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BY STEPHANIE BUHMANN | Donald is a teenager with striking artistic talent. Most of his graphic drawings depict a mysterious superhero who fights various evil villains. These ink fantasies fill his books, cover the occasional city wall and increasingly preoccupy his thoughts.
Death of a Superhero
Directed by Ian Fitzgibbon
Screenplay by Anthony McCarten
Runtime: 94 Minute
Fri. 4/27, 3pm & Sat. 4/28, 7:30pm
at Clearview Cinemas Chelsea
and Sun. 4/29, 1pm at AMC Loews Village
For tickets and info, visit tribecafilm.com or call 646-502-5296.
We soon learn why fiction and reality frequently blur in Donald’s world — and why he’s raging with anger. Having been diagnosed with cancer, Donald has long realized that he is doomed (although his parents are still fighting for a glimpse of optimism). Outraged and frightened by the fact that he has no control over his life, and by the fact that he will never be able to experience adulthood, Donald seeks refuge in cynicism. “Life is nothing but a sexually transmitted disease that always ends with death,” he announces to his psychologist (who was hired by his desperate parents to stop him from suicide).
An extraordinary study of helplessness, the film quickly makes us understand that Donald is right. He will not win his fight against cancer. The challenge is to make him understand that the little amount of time he has left is precious. Life is life, no matter how long it lasts, and it surely needs living. Tides turn for Donald when he meets a girl in school, who does not approach him like a victim but rather as someone she finds attractive. He falls in love — and though he has to pass several hurdles to keep her close, Donald finally finds a reason to be thankful.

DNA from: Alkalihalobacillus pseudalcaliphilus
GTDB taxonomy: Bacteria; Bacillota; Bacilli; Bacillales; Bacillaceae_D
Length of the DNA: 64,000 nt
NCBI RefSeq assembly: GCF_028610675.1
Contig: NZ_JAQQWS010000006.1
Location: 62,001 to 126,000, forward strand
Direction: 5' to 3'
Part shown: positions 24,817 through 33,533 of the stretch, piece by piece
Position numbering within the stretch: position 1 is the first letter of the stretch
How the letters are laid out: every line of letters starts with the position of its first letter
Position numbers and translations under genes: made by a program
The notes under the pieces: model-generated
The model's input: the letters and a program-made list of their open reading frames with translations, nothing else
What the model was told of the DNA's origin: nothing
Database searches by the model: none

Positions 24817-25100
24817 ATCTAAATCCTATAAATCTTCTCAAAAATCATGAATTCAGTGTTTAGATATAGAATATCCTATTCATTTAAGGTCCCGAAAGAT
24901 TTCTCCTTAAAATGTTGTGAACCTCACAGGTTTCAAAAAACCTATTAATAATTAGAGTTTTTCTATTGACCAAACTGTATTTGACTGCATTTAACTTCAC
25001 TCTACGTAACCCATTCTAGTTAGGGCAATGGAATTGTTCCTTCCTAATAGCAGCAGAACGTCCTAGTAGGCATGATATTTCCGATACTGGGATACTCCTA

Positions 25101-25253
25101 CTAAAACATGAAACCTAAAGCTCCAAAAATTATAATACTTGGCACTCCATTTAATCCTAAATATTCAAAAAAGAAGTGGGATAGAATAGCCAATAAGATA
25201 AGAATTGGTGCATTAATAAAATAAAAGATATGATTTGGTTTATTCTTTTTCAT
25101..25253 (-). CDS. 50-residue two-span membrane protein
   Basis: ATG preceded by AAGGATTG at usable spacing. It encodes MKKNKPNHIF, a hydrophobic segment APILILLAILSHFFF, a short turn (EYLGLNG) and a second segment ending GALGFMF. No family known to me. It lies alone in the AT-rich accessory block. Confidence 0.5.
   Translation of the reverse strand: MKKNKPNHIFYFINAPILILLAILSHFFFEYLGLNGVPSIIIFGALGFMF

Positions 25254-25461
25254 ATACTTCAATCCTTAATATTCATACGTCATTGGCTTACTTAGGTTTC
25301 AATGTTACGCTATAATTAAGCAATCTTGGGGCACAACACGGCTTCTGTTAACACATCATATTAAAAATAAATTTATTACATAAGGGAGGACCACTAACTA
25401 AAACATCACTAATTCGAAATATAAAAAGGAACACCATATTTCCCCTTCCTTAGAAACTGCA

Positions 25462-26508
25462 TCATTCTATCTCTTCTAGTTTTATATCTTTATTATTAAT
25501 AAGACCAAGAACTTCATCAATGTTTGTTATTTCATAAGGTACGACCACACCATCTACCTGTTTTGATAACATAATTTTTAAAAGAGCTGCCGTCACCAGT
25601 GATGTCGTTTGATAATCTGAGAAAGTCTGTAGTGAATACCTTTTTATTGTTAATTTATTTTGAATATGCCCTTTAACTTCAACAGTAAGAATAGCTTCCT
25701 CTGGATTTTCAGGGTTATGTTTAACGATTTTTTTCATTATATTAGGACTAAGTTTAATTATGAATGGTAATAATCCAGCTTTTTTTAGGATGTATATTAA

An exceptional film stylistically, and in its ability to tell a sad story without relying on clichés, “Death of a Superhero” infuses beautifully rendered animated fantasy sequences into a realistic storyline.
Donald’s anger initially provokes both empathy and criticism. Yes, we can understand his devastation — yet we cannot help but judge his many outbursts, especially when they destroy things or hurt the people who love him. Rather than siding with him from the start, we get to know him slowly. As we come to understand his fears, we find ourselves rooting for him wholeheartedly.